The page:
Trimeric G Proteins are usually found coupled to a receptor protein and attached to the cytoplasmic face of the plasma membrane. It's function is to couple the receptor molecule to either an ion channel or enzyme (target signal Protein) where it acts as a relay Protein.Trimeric G Proteins are composed of three sub-units, alpha beta and gamma. In its inactive state the alpha sub-unit is bound to GDP, when the coupled receptor is activated this alpha sub-unit releases this GDP molecule. A GTP molecule takes the place of the GDP on the alpha sub-unit and the protein under goes a large conformational change; the G protein is now in it's activated state. The sub-units dissociate into an alpha sub-unit and a beta-gamma complex which then go on to activate their target molecules which may be enzymes, this therefore carries the signal forward and the result is a cell response .
An example of this is the activation of adenylyl cyclase through the dissociation of the beta and alpha subunit that occurs as a result of the activation of a g-protein through the binding of epinephrine to the G-protein coupled receptor. Interaction with the alpha subunit with adenylyl cyclase activates this enzyme which will then convert ATP within the cell to cyclic AMP. This cyclic AMP is then responsible for activating protein kinase A which is involved in the phosphorylation of specific protein in the cell, thus triggering a cellular response. This response is dependant upon the protein phosphorylated and the identity of the cell itself.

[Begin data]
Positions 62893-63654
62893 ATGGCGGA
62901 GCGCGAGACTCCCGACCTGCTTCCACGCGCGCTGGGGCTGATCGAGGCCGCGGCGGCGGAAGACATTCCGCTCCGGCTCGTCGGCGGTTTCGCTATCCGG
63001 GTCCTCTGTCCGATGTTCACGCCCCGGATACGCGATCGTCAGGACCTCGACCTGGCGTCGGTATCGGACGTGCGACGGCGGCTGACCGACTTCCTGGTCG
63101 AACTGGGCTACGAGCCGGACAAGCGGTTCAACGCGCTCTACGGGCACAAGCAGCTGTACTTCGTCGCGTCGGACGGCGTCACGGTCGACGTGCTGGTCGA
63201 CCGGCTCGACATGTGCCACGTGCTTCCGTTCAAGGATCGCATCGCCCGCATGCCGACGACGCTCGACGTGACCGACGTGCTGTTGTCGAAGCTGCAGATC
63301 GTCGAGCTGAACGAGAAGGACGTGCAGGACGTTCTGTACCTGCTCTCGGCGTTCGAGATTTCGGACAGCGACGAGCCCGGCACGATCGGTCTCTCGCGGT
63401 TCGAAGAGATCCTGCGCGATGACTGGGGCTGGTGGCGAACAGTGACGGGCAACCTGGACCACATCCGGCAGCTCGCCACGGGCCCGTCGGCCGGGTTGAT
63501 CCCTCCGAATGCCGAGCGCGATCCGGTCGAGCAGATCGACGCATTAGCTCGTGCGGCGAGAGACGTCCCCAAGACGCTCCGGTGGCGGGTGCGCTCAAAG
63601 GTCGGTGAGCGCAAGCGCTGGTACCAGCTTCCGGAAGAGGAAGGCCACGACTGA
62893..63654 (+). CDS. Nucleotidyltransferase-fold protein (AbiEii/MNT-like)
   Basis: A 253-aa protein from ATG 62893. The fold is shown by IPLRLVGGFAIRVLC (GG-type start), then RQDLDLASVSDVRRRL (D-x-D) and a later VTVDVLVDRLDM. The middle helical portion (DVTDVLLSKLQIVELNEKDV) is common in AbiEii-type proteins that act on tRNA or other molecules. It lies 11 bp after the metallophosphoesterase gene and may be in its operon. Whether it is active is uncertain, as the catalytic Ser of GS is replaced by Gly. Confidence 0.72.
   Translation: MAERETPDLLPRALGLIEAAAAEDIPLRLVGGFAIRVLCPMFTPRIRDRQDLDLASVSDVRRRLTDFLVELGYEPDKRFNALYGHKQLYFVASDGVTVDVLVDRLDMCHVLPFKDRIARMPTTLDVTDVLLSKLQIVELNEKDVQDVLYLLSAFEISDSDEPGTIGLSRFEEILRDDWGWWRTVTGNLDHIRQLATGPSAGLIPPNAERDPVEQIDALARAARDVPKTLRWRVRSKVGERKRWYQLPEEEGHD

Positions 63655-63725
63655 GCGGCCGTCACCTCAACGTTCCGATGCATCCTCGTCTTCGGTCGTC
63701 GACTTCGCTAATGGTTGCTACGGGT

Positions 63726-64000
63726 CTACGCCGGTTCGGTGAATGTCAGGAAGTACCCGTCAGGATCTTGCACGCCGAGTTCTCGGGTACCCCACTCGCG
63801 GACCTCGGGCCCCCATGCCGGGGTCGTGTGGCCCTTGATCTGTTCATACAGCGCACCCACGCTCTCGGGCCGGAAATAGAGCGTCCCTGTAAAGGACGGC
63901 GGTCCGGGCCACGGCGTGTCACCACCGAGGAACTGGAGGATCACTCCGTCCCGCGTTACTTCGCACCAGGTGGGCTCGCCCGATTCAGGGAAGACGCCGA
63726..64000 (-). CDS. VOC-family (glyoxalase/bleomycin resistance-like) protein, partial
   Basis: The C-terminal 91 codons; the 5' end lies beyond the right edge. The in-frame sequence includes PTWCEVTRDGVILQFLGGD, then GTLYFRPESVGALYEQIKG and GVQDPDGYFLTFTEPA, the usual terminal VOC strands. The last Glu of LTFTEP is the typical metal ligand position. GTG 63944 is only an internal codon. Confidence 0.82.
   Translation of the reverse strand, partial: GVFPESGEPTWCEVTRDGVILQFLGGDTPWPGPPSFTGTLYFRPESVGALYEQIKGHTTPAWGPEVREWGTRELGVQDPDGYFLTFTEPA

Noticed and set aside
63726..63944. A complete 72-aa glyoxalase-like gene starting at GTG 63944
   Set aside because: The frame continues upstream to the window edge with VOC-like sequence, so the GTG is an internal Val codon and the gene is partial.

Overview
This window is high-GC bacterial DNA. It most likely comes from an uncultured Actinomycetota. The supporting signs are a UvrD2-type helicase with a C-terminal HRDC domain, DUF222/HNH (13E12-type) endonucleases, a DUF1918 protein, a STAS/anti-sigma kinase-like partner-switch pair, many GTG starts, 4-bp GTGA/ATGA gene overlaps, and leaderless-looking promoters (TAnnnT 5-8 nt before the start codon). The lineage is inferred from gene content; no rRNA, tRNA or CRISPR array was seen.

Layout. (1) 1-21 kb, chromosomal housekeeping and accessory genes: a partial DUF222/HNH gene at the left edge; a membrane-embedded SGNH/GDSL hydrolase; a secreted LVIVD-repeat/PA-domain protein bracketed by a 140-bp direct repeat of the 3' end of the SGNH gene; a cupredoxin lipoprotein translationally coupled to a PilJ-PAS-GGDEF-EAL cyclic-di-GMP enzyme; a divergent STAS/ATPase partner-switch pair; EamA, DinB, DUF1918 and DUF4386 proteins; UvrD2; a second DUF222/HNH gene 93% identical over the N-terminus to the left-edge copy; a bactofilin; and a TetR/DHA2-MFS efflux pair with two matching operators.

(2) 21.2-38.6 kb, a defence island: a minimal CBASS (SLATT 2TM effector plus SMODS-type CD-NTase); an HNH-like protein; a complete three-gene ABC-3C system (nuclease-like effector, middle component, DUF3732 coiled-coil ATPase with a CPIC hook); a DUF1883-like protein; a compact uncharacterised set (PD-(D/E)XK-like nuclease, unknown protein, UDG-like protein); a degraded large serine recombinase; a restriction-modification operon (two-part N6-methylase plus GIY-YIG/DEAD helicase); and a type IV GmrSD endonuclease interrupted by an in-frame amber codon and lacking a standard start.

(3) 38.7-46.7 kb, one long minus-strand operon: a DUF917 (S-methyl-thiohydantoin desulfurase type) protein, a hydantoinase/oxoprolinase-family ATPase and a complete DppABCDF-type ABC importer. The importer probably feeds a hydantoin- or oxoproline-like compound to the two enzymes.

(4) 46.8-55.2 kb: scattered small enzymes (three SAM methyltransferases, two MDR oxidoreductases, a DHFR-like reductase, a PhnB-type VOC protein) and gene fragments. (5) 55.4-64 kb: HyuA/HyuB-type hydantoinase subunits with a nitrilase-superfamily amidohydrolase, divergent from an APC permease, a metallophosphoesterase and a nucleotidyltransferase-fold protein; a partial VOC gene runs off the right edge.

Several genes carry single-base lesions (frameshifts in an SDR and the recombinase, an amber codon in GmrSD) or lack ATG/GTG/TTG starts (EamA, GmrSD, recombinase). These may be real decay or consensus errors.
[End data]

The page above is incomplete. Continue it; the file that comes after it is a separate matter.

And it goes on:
The A subunit of the cholera toxin catalyzes the ADP-ribosylation of the trimeric G-protein Gs. This means the alpha subunit can no longer hydrolise ATP to ADP and Pi. Hense adenyle cyclase is constantly activated. cAMP levels rise beyond what is 'normal' in the cell resulting in a phospherylation cascade- eventually resulting in the release of ions and water into the intestinal lumen, leading to watery diarrhea that is aassociated with Cholera.
1- page 1270, Molecular Biology of the Cell 6th Ed., 2015
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